Tell Me the Stories of…
Since the Bible was not written by a single author and has been redacted, edited, abridged, added to, subtracted from and retranslated beyond count, it is difficult to read it as a single narrative. It’s scope in theology, culture, time and politics takes it beyond anything Leo Tolstoy or James Michener ever wrote. It lends itself better as a book of quotations or short essays, a compilation of stories or dissertations put together by an editor trying to reach a niche market. Pastors try to make some form a of narrative by having a theme and connecting the Epistles or the Wisdom Books to the current Gospel that is featured in the lectionary year. Unfortunately dear Mrs. Brown, whose dutifully sits in the third row from the back every week, is the only one who hears all the sermons. The more inconsistent attendees who missed the sermon on 2 Corinthians 3:12-4:2 last week, don’t have a clue what the message this week on Romans 10:8b-13 is about. The narrative can be enhanced through a weekly Bible study, attended by the unfaltering Mrs. Brown, however this does not reach a broad enough audience. Every minster wishes their congregants would invest the same level of passion to the Biblical narrative as they do to “Game of Throne” or Royals baseball.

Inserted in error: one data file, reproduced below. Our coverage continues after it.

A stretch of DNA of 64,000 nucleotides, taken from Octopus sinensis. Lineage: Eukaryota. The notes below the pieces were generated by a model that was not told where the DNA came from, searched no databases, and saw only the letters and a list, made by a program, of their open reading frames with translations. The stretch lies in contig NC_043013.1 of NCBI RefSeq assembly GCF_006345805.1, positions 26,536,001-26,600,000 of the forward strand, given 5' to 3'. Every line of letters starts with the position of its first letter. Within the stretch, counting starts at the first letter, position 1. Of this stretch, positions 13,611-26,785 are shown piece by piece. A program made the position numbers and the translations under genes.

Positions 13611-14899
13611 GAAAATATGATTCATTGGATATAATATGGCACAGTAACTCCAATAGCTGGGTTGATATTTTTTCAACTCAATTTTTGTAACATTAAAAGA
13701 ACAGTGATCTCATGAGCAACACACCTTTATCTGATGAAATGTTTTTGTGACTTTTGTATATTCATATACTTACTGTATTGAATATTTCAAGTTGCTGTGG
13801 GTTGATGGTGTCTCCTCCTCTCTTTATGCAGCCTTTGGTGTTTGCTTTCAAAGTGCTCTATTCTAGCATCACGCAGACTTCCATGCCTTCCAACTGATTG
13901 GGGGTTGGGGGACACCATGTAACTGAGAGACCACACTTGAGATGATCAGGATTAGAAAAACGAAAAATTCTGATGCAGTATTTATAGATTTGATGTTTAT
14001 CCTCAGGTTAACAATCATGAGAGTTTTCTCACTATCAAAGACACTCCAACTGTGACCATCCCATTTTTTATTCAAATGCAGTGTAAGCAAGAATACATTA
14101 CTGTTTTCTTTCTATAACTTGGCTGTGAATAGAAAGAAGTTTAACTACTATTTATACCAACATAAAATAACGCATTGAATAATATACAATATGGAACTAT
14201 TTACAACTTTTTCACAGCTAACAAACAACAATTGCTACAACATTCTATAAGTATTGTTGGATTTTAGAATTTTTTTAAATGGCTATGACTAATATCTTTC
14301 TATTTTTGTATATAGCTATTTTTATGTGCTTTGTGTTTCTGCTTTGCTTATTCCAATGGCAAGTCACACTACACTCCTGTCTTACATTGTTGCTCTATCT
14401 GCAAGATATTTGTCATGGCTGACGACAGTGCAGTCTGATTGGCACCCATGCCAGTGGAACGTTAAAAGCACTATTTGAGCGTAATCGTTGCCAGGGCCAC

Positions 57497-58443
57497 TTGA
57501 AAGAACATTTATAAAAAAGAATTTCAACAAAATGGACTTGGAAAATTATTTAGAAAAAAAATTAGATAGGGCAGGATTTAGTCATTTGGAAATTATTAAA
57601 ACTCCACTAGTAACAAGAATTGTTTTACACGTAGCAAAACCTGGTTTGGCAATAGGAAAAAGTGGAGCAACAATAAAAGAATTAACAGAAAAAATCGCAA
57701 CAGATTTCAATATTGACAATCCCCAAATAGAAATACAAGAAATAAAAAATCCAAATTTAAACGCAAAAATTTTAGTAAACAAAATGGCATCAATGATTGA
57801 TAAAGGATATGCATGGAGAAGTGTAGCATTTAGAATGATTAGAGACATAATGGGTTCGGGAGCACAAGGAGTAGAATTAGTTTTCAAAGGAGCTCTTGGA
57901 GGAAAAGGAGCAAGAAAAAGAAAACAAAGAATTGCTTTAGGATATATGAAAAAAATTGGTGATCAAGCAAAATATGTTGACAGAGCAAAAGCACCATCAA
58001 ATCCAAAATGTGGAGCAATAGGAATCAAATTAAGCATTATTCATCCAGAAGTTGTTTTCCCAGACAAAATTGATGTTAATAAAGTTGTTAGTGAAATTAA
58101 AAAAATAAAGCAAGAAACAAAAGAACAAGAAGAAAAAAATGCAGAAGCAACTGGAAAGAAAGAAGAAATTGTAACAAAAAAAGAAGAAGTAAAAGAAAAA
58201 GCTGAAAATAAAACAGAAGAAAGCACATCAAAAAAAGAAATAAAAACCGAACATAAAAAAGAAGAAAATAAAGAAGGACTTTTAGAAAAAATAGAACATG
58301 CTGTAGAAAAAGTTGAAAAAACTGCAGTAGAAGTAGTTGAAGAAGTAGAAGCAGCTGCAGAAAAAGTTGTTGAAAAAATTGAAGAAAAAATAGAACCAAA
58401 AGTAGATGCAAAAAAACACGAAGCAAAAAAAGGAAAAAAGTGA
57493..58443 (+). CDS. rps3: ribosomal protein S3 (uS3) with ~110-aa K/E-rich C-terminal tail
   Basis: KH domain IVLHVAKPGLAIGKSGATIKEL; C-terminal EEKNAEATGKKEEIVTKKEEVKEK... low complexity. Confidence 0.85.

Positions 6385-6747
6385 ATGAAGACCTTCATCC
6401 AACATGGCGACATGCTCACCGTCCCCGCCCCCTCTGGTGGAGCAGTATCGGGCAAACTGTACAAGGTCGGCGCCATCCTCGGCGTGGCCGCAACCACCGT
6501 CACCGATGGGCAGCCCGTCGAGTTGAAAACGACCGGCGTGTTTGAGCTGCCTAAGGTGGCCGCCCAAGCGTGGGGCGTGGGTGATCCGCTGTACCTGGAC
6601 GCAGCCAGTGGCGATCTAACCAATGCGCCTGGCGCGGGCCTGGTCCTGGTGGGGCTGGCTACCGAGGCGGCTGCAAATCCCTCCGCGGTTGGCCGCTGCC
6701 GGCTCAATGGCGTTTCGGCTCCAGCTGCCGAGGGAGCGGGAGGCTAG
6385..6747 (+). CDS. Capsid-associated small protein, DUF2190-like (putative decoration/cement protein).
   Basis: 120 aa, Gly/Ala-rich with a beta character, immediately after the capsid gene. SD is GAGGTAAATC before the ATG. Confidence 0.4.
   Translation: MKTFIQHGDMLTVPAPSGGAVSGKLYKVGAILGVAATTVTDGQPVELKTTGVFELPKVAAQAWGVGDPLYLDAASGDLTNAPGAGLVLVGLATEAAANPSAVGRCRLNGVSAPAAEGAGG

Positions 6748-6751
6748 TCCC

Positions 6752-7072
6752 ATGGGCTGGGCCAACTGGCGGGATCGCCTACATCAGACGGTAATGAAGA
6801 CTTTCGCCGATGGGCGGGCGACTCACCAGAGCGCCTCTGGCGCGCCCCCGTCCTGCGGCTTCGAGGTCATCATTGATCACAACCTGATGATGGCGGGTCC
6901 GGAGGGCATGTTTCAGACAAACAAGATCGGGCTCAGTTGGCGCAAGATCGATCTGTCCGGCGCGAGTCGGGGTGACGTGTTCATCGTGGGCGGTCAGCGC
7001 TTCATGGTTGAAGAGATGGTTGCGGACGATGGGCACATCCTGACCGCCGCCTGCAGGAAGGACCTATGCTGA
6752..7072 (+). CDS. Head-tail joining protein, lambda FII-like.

In “Christian Missions” Wright quotes John Stott, “Many people are rejecting our gospel today, not because they perceive it to be false, but because they perceive it to be trivial.”[i] Presented as a non-narrative tract the Bible seems irrelevant. The challenge is to create a story which connects to modern life and people’s real issues. Christopher Wright states, “We began this chapter asking why the first Christians were so indomitably mission minded – determined at all costs to spread the good news about Jesus Christ to every corner of the world they knew.”[ii] For Jewish followers of Jesus there was a direct connection between the Hebrew scriptures and the messianic message of Christ. This was the next and perhaps final stage of God’s purpose for their people. As Wright argues since they knew their scriptures they understood that they were part of a continuing narrative. “They saw that story as the story of God’s own mission, and they saw their own part in the story, participating in its last great act, as “God’s co-workers” (1 Cor. 3: 9).”[iii]